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Consider the Mobius strip as the unit square with two opposite sides identified (with opposite directions). Consider the eigenvalue equation $\Delta u = \lambda u$ with boundary condition $u=0$. Unlike for orientable manifolds, the least eigenfunction will not be all of one sign; there will be a nodal line. My question generally concerns the behavior of eigenfunctions and eigenvalues in the non-orientable case, but to ask some specific questions: (1) is the eigenspace of the first eigenvalue still one-dimensional? (2) does there have to be just ONE nodal line? (3) does any nodal line have to meet the boundary in two points?

Sorry, I couldn't get an umlaut to appear in Mobius; neither TeX nor HTML worked to accomplish that.

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In Windows, if your keyboard doesn't have a ö you can copy and paste one from a web page, or type Alt-0246 using the numeric keypad. –  Douglas Zare Feb 22 '11 at 9:26
Or, you can try this handy tool from Andrew Stacey: type in the TeX and just copy and paste. math.ntnu.no/~stacey/code/latexToUTF/utf.php –  Willie Wong Feb 22 '11 at 10:48
I guess for the particular Mobius strip I mentioned, the eigenspace is not one-dimensional, as everything is invariant under a translation. That wouldn't be generally true, but I think it does show that the eigenspace isn't always one-dimensional. But the other two questions still need an answer. –  Michael Beeson Feb 22 '11 at 15:53
It's also acceptable to write "oe" instead of "ö". Thus "Möbius" and "Moebius" are essentially the same spelling, whereas "Mobius" is different. Likewise "Kähler" and "Kaehler" are the same, whereas "Kahler" is different. In TeX, I think \"o and \"a work. And \"u And if you can't instantly locate an example to copy and paste, just go to dict.leo.org and find an example. I entered "aendern" and got the dictionary entry for "ändern" and pasted the "ä" above. Let's try a TeXperiment: $\text{K\"ahler}$ –  Michael Hardy Feb 22 '11 at 17:58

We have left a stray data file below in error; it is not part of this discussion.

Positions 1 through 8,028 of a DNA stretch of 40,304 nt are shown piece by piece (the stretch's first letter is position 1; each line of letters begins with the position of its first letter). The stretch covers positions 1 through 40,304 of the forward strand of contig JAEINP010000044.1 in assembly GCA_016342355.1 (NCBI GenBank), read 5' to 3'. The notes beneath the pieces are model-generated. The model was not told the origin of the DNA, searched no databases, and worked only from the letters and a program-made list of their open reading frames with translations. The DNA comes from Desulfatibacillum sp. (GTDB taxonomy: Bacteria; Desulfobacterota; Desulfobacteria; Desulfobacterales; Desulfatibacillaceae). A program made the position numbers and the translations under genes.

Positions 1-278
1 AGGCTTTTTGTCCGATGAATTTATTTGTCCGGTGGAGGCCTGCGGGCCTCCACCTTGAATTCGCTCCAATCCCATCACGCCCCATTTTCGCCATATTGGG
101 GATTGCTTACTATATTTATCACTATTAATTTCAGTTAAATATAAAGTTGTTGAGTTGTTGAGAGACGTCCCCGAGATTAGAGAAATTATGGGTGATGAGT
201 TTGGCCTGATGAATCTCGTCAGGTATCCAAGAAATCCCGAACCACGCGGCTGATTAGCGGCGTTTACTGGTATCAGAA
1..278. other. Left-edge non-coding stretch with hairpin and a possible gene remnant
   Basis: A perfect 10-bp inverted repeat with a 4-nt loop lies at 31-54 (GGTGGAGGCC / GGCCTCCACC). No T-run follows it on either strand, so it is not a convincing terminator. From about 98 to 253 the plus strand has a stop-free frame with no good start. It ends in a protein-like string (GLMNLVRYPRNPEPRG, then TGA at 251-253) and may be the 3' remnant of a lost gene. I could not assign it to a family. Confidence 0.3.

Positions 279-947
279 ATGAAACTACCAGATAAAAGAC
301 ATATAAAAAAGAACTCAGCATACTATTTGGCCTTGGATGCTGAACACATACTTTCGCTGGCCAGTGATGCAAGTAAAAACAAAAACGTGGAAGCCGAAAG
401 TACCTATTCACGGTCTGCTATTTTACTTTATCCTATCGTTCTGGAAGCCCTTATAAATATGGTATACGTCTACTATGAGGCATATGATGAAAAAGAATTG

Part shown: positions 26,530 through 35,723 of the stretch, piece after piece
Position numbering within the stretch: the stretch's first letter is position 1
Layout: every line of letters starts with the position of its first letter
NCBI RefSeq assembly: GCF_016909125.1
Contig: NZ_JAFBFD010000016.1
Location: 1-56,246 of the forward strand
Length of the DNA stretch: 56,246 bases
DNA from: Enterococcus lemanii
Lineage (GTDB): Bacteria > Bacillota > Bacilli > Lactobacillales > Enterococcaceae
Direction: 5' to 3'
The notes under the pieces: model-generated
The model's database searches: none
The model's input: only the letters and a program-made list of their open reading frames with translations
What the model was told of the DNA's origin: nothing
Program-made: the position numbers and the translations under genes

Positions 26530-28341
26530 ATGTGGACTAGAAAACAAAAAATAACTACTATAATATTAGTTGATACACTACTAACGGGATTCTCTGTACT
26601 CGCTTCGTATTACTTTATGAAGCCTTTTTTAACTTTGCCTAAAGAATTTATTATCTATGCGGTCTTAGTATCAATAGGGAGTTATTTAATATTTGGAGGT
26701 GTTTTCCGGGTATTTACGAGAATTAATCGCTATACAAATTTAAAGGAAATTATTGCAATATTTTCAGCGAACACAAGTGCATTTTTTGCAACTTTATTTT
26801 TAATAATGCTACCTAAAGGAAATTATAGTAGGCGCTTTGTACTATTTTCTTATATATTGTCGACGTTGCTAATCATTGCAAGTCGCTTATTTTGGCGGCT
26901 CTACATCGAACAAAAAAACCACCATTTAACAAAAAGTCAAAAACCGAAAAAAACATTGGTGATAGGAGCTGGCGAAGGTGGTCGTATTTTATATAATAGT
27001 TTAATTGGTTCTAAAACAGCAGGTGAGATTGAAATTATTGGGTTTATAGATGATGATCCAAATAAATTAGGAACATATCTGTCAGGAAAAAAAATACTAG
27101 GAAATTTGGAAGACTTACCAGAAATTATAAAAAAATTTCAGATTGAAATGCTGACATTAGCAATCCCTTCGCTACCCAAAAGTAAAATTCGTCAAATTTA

Didn't work. Maybe the version of TeX used here is incomplete? –  Michael Hardy Feb 22 '11 at 17:59
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1 Answer

Pass to the double cover, which is a cylinder: $[0,1] \times [0,2]$ with the end points of the second interval identified. On the cylinder, the eigenfunctions are $f(x,y) = \sin (ax \pi) e^{i b y \pi}$ with $a$ and $b$ integers and $\lambda = - a^2 - b^2$. An eigenfunction descends to the Mobius strip if and only if $f(x,y) = f(1-x, y+1)$ which means that $b$ is odd.

For the Mobius strip example, your other questions should be straightforward from there.

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um, why $f(x,y) = f(-x, y+1)$? Should it be $f(x,y) = f(1-x, y+1)$? In particular, is $a = 1, b = 0$ not an eigenfunction on the Moebius strip? –  Willie Wong Feb 22 '11 at 21:24
and perhaps you meant $f(x,y) = \sin(\pi a x) e^{i\pi b y}$? –  Willie Wong Feb 22 '11 at 21:26
Thanks for the corrections! –  David Speyer Feb 28 '11 at 15:57
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